Abstract: TH-PO980

Health Literacy and Inequity in Access to Transplantation: Results from the ATTOM Study

Session Information

Category: Transplantation

  • 1702 Transplantation: Clinical and Translational

Author

  • Taylor, Dominic, University of Southampton, Southampton, United Kingdom

Group or Team Name

  • On behalf of ATTOM investigators
Background

Access to kidney transplantation is reduced among people with low socioeconomic status, a component of which is low educational level. Transplant preparation requires patients to understand complex concepts, demanding adequate health literacy (HL). In the Access to Transplant and Transplant Outcome Measures (ATTOM) study, low HL was associated with low educational level and was more common in incident dialysis patients compared to wait-listed or transplanted patients. We hypothesised that HL mediates the association between low educational level and reduced access to transplantation.

Methods


ATTOM recruited UK incident dialysis patients, 2011-13. Data collected included the exposure (no educational qualifications vs any), outcomes (time to transplant wait listing/time to live donor transplant censored at 2 years), the mediator (HL, defined by 'Single Item Literacy Screener' on a five-point scale, 5 indicating lowest HL), and covariates (age, ethnicity, comorbidity by Charlson index).
Structural Equation Modelling was used to calculate effect sizes for the exposure on the mediator, the mediator on the outcome and the exposure on the outcome, adjusted for the covariates. From these, the total effect of education on access to transplant and the indirect effect mediated by HL were calculated.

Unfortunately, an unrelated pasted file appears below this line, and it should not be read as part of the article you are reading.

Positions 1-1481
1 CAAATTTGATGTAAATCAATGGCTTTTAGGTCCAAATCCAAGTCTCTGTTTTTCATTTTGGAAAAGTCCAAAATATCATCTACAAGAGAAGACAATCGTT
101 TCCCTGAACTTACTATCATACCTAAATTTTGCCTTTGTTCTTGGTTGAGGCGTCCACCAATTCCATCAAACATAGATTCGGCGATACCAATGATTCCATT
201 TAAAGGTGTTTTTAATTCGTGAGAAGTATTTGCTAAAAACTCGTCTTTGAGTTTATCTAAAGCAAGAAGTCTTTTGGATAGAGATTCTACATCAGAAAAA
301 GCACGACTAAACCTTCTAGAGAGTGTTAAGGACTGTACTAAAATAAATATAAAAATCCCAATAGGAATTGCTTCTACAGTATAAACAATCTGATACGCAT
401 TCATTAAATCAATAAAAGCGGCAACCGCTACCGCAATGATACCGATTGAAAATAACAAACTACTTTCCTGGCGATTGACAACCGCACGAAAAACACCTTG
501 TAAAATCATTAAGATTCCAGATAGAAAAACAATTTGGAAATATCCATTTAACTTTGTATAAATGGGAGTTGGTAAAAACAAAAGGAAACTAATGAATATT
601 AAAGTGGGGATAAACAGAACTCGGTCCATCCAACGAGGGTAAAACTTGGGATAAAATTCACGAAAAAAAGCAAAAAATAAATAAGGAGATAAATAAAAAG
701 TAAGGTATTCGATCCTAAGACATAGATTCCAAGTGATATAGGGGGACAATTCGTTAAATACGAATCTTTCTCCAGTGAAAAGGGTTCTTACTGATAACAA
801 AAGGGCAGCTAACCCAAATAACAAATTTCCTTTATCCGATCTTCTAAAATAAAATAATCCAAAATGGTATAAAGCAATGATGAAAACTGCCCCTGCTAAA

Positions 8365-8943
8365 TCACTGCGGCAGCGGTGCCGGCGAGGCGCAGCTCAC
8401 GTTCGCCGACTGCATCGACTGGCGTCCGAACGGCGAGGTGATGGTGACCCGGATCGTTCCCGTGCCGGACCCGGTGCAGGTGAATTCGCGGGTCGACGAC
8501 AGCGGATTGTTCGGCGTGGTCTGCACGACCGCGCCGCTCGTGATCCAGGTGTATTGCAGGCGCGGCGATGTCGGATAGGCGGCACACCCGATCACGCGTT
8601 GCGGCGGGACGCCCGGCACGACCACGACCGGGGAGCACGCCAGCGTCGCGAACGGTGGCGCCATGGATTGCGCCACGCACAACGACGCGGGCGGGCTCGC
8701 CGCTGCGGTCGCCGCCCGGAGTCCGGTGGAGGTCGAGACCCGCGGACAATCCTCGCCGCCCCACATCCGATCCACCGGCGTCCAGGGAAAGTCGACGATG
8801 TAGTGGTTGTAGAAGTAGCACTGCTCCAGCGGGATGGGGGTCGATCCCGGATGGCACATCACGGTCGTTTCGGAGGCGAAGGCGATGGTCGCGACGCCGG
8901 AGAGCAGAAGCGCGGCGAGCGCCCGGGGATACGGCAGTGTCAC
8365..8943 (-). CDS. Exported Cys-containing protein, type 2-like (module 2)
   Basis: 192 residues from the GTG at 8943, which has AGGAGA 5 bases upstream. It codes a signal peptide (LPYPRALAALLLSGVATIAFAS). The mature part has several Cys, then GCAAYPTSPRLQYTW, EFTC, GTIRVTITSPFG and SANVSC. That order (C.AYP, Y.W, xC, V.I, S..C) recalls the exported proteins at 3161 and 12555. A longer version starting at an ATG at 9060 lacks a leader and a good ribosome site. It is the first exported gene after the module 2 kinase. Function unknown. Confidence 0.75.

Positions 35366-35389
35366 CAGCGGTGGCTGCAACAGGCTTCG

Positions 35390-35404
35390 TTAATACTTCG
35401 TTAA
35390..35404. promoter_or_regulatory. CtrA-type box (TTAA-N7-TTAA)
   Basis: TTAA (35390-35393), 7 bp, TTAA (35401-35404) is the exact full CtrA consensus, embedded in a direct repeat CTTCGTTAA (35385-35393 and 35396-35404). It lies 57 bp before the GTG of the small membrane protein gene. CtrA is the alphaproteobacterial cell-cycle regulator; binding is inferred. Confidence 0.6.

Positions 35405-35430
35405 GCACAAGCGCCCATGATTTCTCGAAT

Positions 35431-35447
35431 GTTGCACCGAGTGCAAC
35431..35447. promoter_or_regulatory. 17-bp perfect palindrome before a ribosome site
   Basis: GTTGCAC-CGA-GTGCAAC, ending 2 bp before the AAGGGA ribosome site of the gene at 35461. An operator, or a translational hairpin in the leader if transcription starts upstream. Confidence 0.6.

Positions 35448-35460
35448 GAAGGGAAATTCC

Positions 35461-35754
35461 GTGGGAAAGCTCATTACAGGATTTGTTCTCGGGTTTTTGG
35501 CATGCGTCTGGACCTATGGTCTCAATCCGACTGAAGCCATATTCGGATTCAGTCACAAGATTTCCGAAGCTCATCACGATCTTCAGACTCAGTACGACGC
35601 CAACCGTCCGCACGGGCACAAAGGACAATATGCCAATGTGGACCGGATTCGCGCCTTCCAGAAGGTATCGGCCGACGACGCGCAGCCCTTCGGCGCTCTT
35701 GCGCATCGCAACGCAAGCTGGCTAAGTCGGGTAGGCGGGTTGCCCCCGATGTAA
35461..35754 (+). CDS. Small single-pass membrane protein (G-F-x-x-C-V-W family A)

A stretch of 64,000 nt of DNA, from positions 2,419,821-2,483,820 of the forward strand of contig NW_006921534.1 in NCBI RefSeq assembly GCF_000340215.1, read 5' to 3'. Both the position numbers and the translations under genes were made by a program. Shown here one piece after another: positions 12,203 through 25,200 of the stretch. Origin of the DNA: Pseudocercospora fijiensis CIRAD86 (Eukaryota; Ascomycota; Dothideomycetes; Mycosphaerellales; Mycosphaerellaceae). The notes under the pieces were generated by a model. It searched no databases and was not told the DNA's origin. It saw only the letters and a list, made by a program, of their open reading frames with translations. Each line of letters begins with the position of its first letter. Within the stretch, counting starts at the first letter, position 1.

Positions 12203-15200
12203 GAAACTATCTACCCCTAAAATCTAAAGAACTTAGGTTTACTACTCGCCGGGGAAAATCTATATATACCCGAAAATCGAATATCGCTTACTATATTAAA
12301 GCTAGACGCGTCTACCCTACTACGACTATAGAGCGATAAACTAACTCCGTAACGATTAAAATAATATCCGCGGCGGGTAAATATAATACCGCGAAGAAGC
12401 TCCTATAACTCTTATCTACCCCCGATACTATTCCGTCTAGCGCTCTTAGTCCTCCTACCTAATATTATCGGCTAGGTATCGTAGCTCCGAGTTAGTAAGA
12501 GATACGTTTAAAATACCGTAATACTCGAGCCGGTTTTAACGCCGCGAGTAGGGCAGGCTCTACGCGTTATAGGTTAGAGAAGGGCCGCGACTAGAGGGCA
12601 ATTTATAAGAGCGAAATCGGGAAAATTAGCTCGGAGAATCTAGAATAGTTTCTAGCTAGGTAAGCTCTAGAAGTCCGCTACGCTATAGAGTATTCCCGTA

Weibull AFT models were used and effect size expressed as time-to-event ratio (TR). p<0.05 was deemed significant.

Results

2463 of 2621 recruited patients responded to the SILS, and were included.
A 1-point increase in HL score was independently associated with 15% increased time to wait listing (TR 1.15;95% CI 1.07-1.25) and 25% increased time to live donor transplant (TR 1.25;95% CI 1.06-1.47).
In the mediation model, the total effect of low educational level was to increase time to wait listing by 22% (TR 1.22;95% CI 1.02-1.48) and time to live donor transplant by 47% (TR 1.47;95% CI 1.04-2.08). The indirect effect mediated by HL accounted for 35% of the increase in time to wait listing and 30% of the increase in time to live donor transplant.

Conclusion

In this large UK cohort study, HL mediated a substantial proportion of the effect of low educational level on reduced access to deceased-donor transplant wait listing and live donor transplantation. Interventions to improve patients’ understanding of the transplantation process have potential to reduce socioeconomic inequity in access to transplantation.

Funding

  • Other NIH Support